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The Yahara Lakes: Giants Among Us

July 30, 2018

Heron Rose, 17, left, and Bode Anderson-Brown,16, both of Madison, fish along Wingra Creek in July.

They spill out gorgeously from the unhurried flow of the Yahara River.

The Yahara lakes are a vast, delightful, vexing, rapidly changing and – to many of us — largely unknown world within our world.

These broad expanses of water exert a powerful influence on our lives, in ways so familiar they are easy to take for granted.

They dominate the landscape, bending our roads around them; they draw us to their shores when we crave a break from the heat, when we run or pedal, when we need a place for the kids to play or somewhere special to gather with friends for food and drink.

The lakes have been shaping human activity for 500 generations.

They are, in fact, the reason we’re here.

About 12,000 years ago, people first settled alongside a sprawling sea of glacial meltwater that would become the Yahara lakes.

They were nomads. But they returned year after year for hundreds of years to the place that offered not only water and wild game but also common ground — and sacred meaning — forging crucial links between disparate clans that helped them survive.

In the centuries that followed, people built villages and grew crops around the lakes. They ornamented the shores with more than 1,000 ceremonial mounds and earthworks in the shapes of mythical birds, beasts and water spirits, some of them hundreds of feet long.

In the 1830s, a landowner and one of the area’s biggest boosters trumpeted the beauty of the lakes in a politically savvy campaign that propelled Madison to prominence in a new world dominated by European settlers. Would the University of Wisconsin’s flagship campus have been built in marshy woodland? Would the state Capitol be perched on a hill surrounded only by pines and prairie?

The lakes have spawned countless business ventures, from exports of hundreds of boxcars of ice in a single day to multimillion-dollar fishing, boating and tourism industries. They have inspired poetry and prayers, art and architecture. They spawned fields of academic research that spread around the globe. They sustain life, and they have taken life away.

Each lake — Mendota, Monona, Waubesa, Kegonsa and Wingra — has its own characteristics, quirks and foibles. People who’ve spent their lives around them swear each has its own personality.

It’s an extraordinary thing — a chain of lakes running straight down the middle of so many people’s lives.

But the water isn’t just sitting there sparkling in the sunlight. It is always moving — slowly — down the river.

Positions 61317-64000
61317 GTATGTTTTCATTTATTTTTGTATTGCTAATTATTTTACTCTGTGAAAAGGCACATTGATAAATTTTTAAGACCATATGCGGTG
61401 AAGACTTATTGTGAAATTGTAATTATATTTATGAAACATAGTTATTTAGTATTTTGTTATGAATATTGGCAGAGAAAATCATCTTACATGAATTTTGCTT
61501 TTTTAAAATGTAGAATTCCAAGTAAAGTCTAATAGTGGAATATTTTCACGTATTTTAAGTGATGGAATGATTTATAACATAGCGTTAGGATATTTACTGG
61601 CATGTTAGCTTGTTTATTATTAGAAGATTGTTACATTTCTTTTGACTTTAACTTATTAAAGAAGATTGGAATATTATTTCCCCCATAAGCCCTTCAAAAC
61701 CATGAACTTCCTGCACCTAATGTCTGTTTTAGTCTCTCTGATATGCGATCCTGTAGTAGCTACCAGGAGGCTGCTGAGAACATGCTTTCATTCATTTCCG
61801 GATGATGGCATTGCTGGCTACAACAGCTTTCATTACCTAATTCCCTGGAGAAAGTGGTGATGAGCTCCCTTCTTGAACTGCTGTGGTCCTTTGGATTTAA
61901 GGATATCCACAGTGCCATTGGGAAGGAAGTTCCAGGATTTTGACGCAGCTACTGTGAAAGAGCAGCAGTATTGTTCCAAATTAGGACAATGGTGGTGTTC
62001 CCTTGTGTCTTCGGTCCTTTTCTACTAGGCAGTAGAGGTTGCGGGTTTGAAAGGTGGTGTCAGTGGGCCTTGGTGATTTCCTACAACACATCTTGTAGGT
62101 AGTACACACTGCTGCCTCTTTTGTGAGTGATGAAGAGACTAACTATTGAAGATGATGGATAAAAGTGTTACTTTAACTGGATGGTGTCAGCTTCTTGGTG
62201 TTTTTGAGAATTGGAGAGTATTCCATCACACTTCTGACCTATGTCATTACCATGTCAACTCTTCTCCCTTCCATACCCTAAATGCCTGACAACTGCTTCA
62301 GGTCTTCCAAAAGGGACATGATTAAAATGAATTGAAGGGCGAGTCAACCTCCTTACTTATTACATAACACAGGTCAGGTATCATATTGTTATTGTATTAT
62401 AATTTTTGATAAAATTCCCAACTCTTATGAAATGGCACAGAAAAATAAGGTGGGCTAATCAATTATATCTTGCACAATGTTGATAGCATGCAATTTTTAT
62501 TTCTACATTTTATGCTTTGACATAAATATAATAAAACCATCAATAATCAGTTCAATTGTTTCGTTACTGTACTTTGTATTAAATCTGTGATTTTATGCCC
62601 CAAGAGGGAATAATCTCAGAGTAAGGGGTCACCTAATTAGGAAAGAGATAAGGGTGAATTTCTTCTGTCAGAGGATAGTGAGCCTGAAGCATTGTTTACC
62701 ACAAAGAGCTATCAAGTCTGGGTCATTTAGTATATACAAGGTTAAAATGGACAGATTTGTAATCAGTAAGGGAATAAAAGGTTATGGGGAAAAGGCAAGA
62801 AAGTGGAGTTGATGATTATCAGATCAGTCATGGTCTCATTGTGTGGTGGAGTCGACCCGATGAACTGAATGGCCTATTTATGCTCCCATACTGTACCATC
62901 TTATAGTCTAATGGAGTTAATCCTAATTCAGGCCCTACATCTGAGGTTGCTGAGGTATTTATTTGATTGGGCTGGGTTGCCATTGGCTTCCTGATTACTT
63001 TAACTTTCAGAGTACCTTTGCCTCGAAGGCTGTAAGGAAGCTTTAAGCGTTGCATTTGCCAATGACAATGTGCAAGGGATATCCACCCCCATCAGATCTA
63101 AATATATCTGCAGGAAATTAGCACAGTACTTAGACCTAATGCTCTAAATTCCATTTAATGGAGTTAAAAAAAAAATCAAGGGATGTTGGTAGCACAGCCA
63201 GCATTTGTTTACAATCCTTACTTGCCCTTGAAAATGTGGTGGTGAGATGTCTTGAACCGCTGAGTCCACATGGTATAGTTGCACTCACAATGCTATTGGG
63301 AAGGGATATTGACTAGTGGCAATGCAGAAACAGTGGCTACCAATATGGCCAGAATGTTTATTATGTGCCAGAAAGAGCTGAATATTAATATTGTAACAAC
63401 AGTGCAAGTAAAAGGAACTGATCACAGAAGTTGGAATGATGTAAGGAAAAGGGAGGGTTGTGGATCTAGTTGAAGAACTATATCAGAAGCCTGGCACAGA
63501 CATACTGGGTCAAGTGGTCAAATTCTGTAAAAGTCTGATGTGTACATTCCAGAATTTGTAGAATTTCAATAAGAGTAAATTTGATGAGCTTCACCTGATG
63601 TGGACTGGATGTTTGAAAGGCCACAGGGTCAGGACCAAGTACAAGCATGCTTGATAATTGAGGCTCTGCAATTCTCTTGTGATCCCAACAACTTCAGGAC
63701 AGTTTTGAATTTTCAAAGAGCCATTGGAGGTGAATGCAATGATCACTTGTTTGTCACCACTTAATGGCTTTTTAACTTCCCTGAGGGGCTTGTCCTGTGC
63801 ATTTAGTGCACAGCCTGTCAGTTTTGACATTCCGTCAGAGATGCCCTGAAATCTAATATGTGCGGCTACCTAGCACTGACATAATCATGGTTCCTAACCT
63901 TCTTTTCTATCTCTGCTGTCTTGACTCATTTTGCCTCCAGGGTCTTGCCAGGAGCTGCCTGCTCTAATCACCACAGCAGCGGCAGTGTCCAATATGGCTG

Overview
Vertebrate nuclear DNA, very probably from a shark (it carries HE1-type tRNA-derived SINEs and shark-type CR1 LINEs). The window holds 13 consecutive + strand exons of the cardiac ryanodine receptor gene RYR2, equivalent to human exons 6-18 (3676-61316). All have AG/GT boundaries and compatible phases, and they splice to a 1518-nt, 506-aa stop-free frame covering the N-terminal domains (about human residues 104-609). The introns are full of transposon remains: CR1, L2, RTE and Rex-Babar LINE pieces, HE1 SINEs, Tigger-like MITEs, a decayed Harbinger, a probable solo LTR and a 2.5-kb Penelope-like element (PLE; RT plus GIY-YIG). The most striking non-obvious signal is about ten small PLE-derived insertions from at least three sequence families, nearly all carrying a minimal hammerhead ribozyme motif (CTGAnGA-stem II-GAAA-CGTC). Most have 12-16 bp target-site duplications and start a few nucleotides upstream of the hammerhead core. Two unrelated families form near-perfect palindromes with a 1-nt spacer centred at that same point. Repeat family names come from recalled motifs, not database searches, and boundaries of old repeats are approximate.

And it is changing in other ways.

The lakes have stood by as hundreds of thousands of us swarmed their shores, skimmed over their surfaces, dug into their bottoms, reshaped their perimeters and salted them with all manner of foreign objects — from cars and planes and kitchen appliances to chemicals, waste and strange new species.

They’ve absorbed it all.

And most days they still smile on us with stunning scenery, cool breezes, big fish and a pretty good place to swim, paddle, ski and sail.

On those kinds of days, you know you live someplace special. And you want it to last forever.

Today, though, our stoic giants are evolving rapidly.

Changes we have made to the land, the climate and the web of underwater life have rendered the future of the lakes less predictable.

More people are watching the lakes, testing the water, checking its health and looking for answers after decades of failed attempts to control runaway blooms of bacterial algae and unnatural growths of underwater weeds.

Meanwhile, the water has been slowly rising as more of the surrounding land is paved, preventing it from absorbing increasingly severe rainstorms.

The lakes are big and powerful. They have delivered many riches. But they are like any other force of nature. They can destroy.

We are conducting unplanned biochemistry experiments in the lakes. We don’t know what we’re cooking up with rising temperatures, extreme rainfall, new invasive species and potent contaminants.

Over time, researchers say, the risks are likely to grow.

New strains of algal bacteria could produce noxious dead zones that would make us nostalgic for the days when we only worried about algae blooms closing a few beaches.

Heavy pumping of groundwater could pull more contaminated lake water into the underground aquifer that provides our drinking water.

If a rainstorm of the magnitude of the one that washed away Lake Delton in 2008 happened today over Lake Mendota, much of Madison’s Isthmus would be under water.

These aren’t imminent dangers, but they are plausible threats that one day could have costly consequences.

To see how the Yahara lakes have shaped us — and we them — we need to look far beneath the lake bed, miles above the surface, eons back in time and decades into the future.

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